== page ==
Document Title Miscellaneous Correspondence with the Prime Minister
Reference CAB 163/3
Conflicts Second World War
Themes Intelligence Organisation and Administration, Intelligence Operations, Military Intelligence and Operations
Regions Africa, East Asia, Europe, Latin America, Mediterranean, Middle East, North America, Pacific
Countries Abyssinia, Algeria, Belgian Congo, Belgium, Chad, China, Corsica, Crete, Cuba, Denmark, England, Finland, France, Germany, Gibraltar, Great Britain, Greece, Holland, Italy, Japan, Liberia, Madagascar, Malaya, Malta, Mexico, Netherlands, Norway, Poland, Portugal, Russia, Sardinia, Scotland, Sicily, South Africa, Soviet Union, Spain, Switzerland, Tunisia, Turkey, United States of America
Document Type Correspondence, Memoranda, Reports
Organisations Abwehr, Chiefs of Staff, Foreign Office, Geheime Staatspolizei, Joint Intelligence Sub-Committee, Joint Intelligence Staff, Joint Planning Staff, Joint Staff Mission, Ministry of Economic Warfare, Naval Intelligence Division, Secret Intelligence Service, Security Service, Inter-Services Security Board, Ministry of Defence
People Clement Attlee, Denis Capel-Dunn, Winston Churchill, Francis Davidson, Dwight Eisenhower, John Godfrey, Hermann Göring, Thomas Haddon, Adolf Hitler, Leslie Hollis, Hastings Ismay, Francis Inglis, Ian Jacob, Edward King-Salter, Stewart Menzies, Desmond Morton, Erwin Rommel, Franklin Delano Roosevelt, Josef Stalin, Geoffrey Vickers


A file of miscellaneous correspondence, memoranda, and reports concerning British intelligence gathering and organisation during the Second World War. Subjects discussed in the documents include the arrival and imprisonment of German agents in Britain; the disposal of confidential documents; the distribution of intelligence reports within the British government, including complaints from Winston Churchill that information was withheld from him; the effects of Allied air raids on Germany and Italy; Japanese shipping losses; German troop morale in Norway; the activities of Nazi collaborators from the Soviet Union; German air and naval strength in the Mediterranean; a summary of events in Rhodes following the Italian surrender in September 1943; and a personal message sent by Joseph Stalin to Franklin D. Roosevelt in June 1943 in which Stalin objected to the Anglo-American delay in invading Western Europe, along with Winston Churchill's reply to Stalin and British intelligence correspondence discussing what the reply should be.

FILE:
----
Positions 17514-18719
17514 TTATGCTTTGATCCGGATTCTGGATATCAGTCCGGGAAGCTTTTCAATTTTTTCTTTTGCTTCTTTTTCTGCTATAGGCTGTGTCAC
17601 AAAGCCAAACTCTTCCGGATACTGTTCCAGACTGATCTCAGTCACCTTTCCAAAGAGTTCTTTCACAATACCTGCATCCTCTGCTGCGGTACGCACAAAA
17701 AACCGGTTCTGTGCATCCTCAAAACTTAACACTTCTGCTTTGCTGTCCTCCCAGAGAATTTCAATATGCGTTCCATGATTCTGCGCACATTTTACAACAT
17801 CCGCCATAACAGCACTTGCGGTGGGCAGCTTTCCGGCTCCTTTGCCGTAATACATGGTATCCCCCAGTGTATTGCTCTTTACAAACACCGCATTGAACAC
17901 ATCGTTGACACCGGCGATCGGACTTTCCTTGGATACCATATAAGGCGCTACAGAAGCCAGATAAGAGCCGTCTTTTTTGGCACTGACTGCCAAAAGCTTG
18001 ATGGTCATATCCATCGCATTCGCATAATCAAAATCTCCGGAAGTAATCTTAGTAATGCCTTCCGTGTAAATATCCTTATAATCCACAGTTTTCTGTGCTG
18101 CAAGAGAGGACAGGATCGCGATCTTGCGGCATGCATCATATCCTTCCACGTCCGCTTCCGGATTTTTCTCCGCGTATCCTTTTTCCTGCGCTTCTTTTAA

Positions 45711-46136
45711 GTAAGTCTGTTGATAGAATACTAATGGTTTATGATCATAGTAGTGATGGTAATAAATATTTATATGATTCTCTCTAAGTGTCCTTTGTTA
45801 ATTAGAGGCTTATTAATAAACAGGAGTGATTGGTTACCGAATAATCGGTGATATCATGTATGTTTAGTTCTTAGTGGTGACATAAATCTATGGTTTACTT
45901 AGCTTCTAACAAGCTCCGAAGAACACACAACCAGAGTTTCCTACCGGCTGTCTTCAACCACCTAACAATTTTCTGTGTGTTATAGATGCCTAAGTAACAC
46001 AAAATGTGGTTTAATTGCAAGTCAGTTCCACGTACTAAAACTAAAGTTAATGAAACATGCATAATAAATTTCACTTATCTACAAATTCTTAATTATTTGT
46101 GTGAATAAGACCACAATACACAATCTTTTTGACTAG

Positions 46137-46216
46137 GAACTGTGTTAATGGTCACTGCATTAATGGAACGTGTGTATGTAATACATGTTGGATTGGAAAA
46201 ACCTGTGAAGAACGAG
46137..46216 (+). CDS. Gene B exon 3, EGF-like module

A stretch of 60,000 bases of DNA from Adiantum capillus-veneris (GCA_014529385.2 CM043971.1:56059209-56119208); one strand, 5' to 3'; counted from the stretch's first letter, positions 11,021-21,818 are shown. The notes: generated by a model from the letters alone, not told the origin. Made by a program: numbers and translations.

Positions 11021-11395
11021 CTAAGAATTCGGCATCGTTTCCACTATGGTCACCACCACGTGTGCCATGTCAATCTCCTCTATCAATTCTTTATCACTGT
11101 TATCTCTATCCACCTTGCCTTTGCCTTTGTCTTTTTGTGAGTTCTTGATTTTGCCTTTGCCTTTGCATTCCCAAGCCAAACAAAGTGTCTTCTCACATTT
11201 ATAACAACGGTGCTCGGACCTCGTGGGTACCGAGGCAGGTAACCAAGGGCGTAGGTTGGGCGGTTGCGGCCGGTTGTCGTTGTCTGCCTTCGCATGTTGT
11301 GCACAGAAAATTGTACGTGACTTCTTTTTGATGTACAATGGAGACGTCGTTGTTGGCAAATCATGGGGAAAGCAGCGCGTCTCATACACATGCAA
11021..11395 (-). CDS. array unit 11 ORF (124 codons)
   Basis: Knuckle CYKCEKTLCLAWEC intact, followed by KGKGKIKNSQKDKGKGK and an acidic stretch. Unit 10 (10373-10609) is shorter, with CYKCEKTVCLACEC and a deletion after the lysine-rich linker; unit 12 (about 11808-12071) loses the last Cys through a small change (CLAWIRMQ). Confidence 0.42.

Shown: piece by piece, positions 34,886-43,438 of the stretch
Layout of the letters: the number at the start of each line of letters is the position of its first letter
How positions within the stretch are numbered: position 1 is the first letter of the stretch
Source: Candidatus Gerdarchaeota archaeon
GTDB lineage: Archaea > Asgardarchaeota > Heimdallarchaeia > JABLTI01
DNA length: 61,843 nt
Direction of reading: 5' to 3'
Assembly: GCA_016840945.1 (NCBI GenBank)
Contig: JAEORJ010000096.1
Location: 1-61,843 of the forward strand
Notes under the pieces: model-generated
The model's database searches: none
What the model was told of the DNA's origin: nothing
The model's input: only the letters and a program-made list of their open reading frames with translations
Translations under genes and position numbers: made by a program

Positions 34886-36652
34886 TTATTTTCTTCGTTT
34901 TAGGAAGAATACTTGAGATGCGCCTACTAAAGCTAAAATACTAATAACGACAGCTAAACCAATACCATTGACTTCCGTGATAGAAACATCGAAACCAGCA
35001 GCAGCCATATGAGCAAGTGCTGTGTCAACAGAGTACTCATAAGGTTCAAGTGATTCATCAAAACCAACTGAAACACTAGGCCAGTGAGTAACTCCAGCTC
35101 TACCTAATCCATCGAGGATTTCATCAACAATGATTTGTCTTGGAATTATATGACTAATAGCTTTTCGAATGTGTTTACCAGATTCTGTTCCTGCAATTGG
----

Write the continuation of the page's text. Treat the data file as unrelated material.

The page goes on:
British intelligence organisation, classified documents, disposal of documents, espionage, infiltrating foreign countries, non-British agents, finances, captured documents, interrogation, military commanders, German army, agents, surrender, Italian Campaign, assessing enemy strength, occupation arrangements, occupied Norway, manpower, German morale, leakage of information, public statements, second front, cover plans, collapse of Fascist Italy, military situation reports, German air force, military dispositions, tanks, Anglo-Italian relations, liaison, British citizens abroad, personnel, Royal Navy, artillery, coastal defence, American-Soviet relations, diplomatic signals, politicians, Allied strategy, German war effort, manpower reductions, Soviet renegades, collaborators, German propaganda, fortifications, Desert War, troop movements, German withdrawal, transportation, roads, geographic intelligence, railways, intelligence gathering, eavesdropping, prisoners of war, Vichy regime, intelligence distribution, intelligence channels, effects of bombing, ports, casualties, Japanese navy, Pacific War, warships, industry, aerial reconnaissance, shipping

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